Never Just Another Day

Today the boys went to school. I worked a full day. I ran an errand and bought shiny things at the grocery store. I took the dog out, brought the dog in, took the dog out. I got the mail, opened packages. I talked on the phone, sent email, cussed at my email, tweeted, looked at Facebook, said a prayer for a friend paying her last respects to her grandmother today, read blog posts, and clicked through the Internet. I made a snack for the boys. I made dinner. I got us to soccer on time. I read while one kid practiced, and the other kid read his own book. I debated stopping for an iced latte, but the fall weather arrived sometime midday, leaving no desire for anything iced.

And then we stopped.

At the fire department.

I don’t like when he works on 9/11, but it happens. So we stopped. Just in time to help wash trucks.

Helping Daddy

I joked with the other firefighters. I snapped photos. I decided I should have the boys wash the house since they didn’t argue or whine once while they washed those trucks. We laughed.

Washing Trucks

And then I heard the flag snapping in the breeze. The flag, half mast.

Half Mast

We stopped to see him—my husband, their dad—but we stopped to be part of our family for just a few minutes this evening. Our bigger family, bigger than just the four of us. Our fire family: the one that extends beyond our home, beyond our department, beyond our state. The one that weeps today, still, and always for the 343.

We laughed tonight as the boys washed trucks, set off sirens. We laughed because we’re free to do so. We remembered just by being together.

And then I got to take the kids home, read them two books we always read on this day…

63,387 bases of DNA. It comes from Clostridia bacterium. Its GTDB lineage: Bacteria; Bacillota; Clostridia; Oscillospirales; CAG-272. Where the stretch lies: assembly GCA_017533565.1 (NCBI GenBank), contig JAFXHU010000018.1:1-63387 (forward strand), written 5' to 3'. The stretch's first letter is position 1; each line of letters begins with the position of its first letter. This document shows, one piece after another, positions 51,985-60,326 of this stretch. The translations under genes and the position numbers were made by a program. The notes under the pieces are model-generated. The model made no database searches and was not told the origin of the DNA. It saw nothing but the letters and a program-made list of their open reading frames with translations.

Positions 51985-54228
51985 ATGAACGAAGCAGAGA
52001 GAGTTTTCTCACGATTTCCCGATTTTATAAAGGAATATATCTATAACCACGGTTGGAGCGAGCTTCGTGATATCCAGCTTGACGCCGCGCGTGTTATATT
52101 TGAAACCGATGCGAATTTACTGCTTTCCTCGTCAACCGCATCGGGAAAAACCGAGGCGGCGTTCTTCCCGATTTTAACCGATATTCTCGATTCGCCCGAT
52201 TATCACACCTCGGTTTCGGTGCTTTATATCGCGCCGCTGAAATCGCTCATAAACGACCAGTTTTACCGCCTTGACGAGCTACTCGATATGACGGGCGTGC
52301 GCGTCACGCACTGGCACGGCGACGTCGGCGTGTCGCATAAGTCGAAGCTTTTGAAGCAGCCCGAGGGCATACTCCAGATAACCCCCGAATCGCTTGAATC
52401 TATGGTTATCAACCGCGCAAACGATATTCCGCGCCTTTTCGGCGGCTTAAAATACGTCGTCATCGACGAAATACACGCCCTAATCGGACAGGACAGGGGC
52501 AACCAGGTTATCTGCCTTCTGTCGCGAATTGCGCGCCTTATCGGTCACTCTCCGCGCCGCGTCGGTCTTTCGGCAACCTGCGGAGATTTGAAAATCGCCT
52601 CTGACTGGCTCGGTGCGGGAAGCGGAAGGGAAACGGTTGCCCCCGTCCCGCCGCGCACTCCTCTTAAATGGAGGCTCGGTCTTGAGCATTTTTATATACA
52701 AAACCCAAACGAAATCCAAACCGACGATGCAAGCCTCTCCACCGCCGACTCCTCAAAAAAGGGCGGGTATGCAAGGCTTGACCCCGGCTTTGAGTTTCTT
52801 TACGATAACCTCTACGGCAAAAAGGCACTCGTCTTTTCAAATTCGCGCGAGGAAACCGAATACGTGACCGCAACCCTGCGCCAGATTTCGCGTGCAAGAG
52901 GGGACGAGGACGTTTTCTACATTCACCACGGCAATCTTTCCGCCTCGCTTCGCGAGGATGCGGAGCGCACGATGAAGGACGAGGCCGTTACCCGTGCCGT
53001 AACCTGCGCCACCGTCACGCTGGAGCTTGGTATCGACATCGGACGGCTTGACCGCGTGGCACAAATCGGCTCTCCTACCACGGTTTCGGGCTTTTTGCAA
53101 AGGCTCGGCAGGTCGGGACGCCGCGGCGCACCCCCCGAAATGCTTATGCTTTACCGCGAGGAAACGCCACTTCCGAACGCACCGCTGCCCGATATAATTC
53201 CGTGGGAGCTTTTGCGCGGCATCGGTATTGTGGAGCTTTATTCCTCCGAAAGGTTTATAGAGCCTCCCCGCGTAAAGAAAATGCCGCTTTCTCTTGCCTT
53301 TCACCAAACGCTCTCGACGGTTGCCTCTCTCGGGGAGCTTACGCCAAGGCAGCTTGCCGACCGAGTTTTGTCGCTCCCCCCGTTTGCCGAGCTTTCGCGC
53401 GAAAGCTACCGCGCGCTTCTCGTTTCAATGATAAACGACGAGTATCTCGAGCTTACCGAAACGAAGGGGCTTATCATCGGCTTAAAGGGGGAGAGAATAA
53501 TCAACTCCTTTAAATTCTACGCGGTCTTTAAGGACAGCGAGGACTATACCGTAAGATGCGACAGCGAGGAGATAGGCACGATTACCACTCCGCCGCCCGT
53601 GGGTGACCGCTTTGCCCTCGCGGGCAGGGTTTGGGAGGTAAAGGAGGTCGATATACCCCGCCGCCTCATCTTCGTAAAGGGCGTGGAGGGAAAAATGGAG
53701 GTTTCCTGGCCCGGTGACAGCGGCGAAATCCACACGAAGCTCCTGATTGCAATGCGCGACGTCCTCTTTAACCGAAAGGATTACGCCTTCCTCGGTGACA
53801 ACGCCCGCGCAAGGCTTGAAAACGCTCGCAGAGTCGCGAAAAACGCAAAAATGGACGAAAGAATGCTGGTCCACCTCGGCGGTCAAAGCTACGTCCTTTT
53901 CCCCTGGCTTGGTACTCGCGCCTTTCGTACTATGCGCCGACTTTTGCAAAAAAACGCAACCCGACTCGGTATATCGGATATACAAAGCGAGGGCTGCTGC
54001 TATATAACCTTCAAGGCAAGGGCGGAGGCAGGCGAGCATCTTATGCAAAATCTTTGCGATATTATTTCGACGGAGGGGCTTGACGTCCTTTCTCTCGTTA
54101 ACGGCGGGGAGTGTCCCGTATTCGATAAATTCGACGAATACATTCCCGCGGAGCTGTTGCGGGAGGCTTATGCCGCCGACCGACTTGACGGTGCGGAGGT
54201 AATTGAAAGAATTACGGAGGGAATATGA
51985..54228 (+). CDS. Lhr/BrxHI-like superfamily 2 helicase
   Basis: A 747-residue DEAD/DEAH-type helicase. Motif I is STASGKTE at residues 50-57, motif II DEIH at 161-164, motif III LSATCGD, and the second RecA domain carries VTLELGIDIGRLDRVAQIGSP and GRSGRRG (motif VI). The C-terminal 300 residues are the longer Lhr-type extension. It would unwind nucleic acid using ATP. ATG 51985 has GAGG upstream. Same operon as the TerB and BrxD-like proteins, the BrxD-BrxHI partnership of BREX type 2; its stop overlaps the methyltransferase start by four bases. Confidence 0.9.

Fireboat and September Roses
Fireboat and September Roses

…and then I answered their questions. Each year, they ask more and more questions. Each year, I answer them as best I can, with as much age appropriate information as I can. They told me what they learned in school today. I told them the new things I learned this year. They asked me for the first time where I was that day, and I told them I was at college. And then I tucked them in, finished the laundry, straightened the kitchen, sat down, and exhaled.

Today will never be just another day, but we move through it as best we can each and every year.

 

52 Weeks of Brotherhood: The One with Football

52 Weeks of Brotherhood: The One with Football

Football season is back.

And by football season, I refer not to the NFL or college or even high school football. I don’t actually even mean Pee-Wee or whatever we call little kid league football, because nope.

I mean football in our yard.

The boys really seem to like football. I mean, who wouldn’t? First of all, there’s a ball. Then there’s all kinds of tackling, and what’s more fun than tackling people, especially your brother. I also understand why they like the high school football team. You’ve got that whole Friday Night Lights thing, literally, with the lights and the cheering and the autumnal air and the feel of Friday night football in Midwestern America.

I get it.

Then there’s that thing that we do, that thing I don’t agree with, where we revere our high school football players. Not really our soccer players or our baseball players or our cross country runners any other team or individual sport and their players. We send the football players and their cheerleaders to local preschools, into elementary classrooms. We present them as these gods among men.

And then we let them get away with things. Steubenville was not the first nor the last high school to (attempt to) try to cover up what their football players did. And that’s why we get college players and then NFL players who feel invincible, like the rules don’t apply to them. It’s how we get coaches that feel as though they’re above the rules, that they can do what they want with other people, other human beings.

Football makes me uneasy anymore.

But not in my yard.

In my yard, it’s about two brothers tackling each other, about throwing the ball, about running as fast as you can to the other side of the back yard. It’s about time together with their dad, with their mom behind the camera sometimes and sometimes throwing a pass for them to catch. It’s about the summer slowly fading into fall, the evenings getting a bit shorter each night. It’s about spending as much time as we can outside, together. Brothers. Family. Us.

 


Icebreaker Base Layers